I have attempted to highlight the large themes that run through this 4,000-year history
The writer of the above line is a “physician, [a] researcher and [an] award-winning science writer.” The line appears in the first page of his thick book, The Emperor of All Maladies, under Author’s Note. “[T]his 4,000-year history” refers to history of cancer, which is tagged “emperor of all maladies”; quite justifiably, I would say, after reading through the book.
Now, I turn to an article by B. M. Hegde, entitled While there is no pill for every ill, there is an ill following every pill, appearing in The Hindu of May 24, 2016.
In the interest of full disclosure: I read Hegde’s articles merely to enjoy idiocy. For some unfathomable reason, the newspaper has featured his articles, each more idiotic than all the others, and twice I have sent rejoinders to the paper, at least one of them getting published under Open Page some years ago. A couple of times I have responded to his ranting in my own space, just to remind myself that I do respond to repeated moronic assertions, though unnecessary and fruitless.
There is a difference this time though. The article in its byline does not mention that he was former Vice-Chancellor of some university and a medical professional-cum-teacher. That is, perhaps the newspaper decided to spare the university and the profession the author belonged to. Note the past tense, “belonged”.
What exactly had Hegde said that riled me so much? Let me start from the end.
“[C]ancer is the body’s own cell that got mutated to survive a hostile environment created by the present lifestyle [my emphasis] and the greed of man to exploit nature to make money”. The good (?) doctor had come to the conclusion that it is the present lifestyle that is agent provocateur of greed, the cause of cancer. This from a doctor, fortunately only a former one.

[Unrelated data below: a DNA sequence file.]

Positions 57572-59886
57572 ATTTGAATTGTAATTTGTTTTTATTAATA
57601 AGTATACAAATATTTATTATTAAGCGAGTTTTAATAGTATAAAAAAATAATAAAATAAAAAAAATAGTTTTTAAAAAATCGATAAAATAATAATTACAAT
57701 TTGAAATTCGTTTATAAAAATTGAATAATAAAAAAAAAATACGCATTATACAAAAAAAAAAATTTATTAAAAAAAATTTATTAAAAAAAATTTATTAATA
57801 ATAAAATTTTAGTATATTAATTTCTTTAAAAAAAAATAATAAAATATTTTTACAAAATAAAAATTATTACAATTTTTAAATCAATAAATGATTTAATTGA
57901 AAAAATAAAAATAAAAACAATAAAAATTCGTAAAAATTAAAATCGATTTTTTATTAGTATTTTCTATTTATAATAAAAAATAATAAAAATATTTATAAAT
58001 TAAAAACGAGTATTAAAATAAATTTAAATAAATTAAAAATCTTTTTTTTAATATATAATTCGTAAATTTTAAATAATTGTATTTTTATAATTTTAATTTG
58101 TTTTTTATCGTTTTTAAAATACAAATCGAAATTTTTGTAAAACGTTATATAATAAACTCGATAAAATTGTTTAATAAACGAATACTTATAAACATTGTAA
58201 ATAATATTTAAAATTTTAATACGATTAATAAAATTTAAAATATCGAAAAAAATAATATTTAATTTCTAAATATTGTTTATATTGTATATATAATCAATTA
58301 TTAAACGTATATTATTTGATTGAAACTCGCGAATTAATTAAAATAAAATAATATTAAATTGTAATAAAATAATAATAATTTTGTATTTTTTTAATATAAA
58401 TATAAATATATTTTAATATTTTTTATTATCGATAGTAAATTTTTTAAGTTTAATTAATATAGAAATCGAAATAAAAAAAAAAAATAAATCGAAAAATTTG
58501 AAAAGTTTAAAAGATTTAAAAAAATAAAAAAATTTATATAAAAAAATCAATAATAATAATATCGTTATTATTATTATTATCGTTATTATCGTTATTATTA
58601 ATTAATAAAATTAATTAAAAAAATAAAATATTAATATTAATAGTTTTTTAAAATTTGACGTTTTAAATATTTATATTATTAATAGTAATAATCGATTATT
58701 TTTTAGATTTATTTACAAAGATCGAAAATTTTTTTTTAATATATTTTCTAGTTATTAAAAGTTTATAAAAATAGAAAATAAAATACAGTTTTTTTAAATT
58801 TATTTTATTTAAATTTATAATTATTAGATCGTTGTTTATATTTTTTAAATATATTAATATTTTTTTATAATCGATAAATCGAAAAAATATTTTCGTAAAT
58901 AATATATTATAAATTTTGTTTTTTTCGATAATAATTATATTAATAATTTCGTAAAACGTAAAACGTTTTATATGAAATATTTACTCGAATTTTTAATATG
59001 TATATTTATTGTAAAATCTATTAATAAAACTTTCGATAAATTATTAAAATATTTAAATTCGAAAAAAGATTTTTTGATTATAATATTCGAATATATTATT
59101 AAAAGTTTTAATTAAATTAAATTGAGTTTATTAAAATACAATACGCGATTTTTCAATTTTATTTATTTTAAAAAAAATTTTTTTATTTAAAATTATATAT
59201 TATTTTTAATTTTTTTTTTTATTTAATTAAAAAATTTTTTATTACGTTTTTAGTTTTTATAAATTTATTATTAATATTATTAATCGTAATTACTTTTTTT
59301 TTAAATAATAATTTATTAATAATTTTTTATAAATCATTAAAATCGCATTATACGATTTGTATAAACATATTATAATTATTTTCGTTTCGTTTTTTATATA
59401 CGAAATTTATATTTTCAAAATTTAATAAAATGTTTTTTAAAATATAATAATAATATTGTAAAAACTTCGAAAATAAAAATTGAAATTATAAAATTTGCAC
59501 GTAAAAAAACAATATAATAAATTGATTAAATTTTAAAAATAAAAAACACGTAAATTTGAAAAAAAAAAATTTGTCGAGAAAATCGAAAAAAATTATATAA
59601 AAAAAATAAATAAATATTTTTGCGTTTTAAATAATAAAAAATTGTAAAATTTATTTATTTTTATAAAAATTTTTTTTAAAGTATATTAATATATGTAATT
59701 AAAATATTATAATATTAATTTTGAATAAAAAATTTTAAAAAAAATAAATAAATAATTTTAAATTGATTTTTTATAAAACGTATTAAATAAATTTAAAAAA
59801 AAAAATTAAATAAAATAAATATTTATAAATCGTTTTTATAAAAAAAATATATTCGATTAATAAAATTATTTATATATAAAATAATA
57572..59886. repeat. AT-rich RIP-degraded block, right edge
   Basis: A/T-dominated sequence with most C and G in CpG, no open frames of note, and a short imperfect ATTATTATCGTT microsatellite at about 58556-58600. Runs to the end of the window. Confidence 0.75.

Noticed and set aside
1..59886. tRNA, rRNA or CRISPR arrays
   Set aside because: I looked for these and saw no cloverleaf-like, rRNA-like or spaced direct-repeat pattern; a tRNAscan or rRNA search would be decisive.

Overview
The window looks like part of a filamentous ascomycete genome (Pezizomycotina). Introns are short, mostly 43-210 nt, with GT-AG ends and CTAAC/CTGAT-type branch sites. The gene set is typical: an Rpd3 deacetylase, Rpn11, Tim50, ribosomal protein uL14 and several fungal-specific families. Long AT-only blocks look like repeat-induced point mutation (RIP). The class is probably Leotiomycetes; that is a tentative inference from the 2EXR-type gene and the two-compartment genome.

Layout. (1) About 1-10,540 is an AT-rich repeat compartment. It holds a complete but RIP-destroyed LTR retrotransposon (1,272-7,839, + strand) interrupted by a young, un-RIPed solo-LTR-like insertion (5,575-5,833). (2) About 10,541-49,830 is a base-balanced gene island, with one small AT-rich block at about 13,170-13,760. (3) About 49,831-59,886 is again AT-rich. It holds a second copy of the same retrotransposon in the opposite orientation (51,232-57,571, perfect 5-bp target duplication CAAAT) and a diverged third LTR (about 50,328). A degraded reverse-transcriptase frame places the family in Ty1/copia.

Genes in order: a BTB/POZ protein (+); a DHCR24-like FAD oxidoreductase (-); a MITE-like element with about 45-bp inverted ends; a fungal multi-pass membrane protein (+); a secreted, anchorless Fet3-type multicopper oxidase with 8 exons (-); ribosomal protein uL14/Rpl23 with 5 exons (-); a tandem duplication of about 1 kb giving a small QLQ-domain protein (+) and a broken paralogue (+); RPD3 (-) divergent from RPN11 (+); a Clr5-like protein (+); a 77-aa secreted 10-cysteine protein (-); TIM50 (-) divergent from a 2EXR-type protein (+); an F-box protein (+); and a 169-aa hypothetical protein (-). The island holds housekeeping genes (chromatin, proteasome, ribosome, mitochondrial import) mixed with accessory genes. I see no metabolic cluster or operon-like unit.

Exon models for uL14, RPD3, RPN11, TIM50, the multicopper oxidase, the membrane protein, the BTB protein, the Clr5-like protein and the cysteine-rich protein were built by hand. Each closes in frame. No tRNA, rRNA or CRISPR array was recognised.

Now, read the opening quote. Cancer was identified 4,000 years ago, in Egypt. The book the quote is taken from is well researched and this particular sentence is well authenticated. My mother died of cancer and that could have been one reason I bought the book, read it from cover to cover and significant statements have stayed with me.
Unfortunately, Hegde is beyond all that. He just knows: Cancer is caused by the present lifestyle that is underwritten by western greed. The greed is exclusively western and has only proximate, temporally and spatially, causes. How do I say that, in the absence of any specifics in the sentence I have chosen to highlight?
OK, I will take another sentence from the newspaper piece. “’every ill has to have a pill or surgical manipulation to put things back into shape.’ This is the bane of modern western medicine”, by which western doctors earn obscene amount of money. Add the following to it: “Western science that we believe as gospel truth did not come from God.” Of course, I had been thinking wrong all this time!
Jump on to the other side, about eastern (more specifically Indian) thoughts, and Hegde has this to say: “Eastern philosophies, Indian Ayurveda and yoga systems are built to fit into this living world model [my emphasis] proposed by evolutionary biologists.” Most of the evolutionary biologists Hegde refers to are western, but I will let it slide.
To explain, the “living world model” asserts “nature is a living and steadily evolving system, and man is just a part of the whole.” This is basically the GAIA hypothesis. “Oh, how could you say that? That is a western concept. We must discredit it, pronto” – I hear Hegde screaming.
Going further to the head of the newspaper article, you come across, “The new evolutionary biology and the systems biology in it make a lot of good sense with the background of the new quantum worldview.” What is this “quantum worldview”? One of uncertainty? Multiple universes? Particle-wave duality? Strings? Branes? Higgs Boson? Search me, or better, the article.
This is par for Hegde, just pop in a few words that sound avant garde but shy away from explaining it. This is a wasted sentence. Oh, by my reckoning the whole piece is a wasted effort and why pick on a single sentence in it?
There is another telling point in this particular piece. Earlier, Hegde, an inveterate name-dropper, always referred to some Nobel Laureate or the other. This piece is surprisingly devoid of that! I cannot imagine why.
One last thing. Hegde is behaving just like Clarence Thomas of the US Supreme Court. After availing all the benefits of affirmative action all through his life, after getting his high seat in the court, Thomas is the staunchest opponent of benefits to the historically discriminated. Hegde follows Thomas’s brief – feed the hand that bites. Hegde, in his current avatar, believes that whatever he taught his student, the treatment his patients’ received at his hands were wrong. But, just like Clarence Thomas, Hegde does not have the nerve to seek apology from his students and patients.
Tut, tut ... Hegde is a turncoat.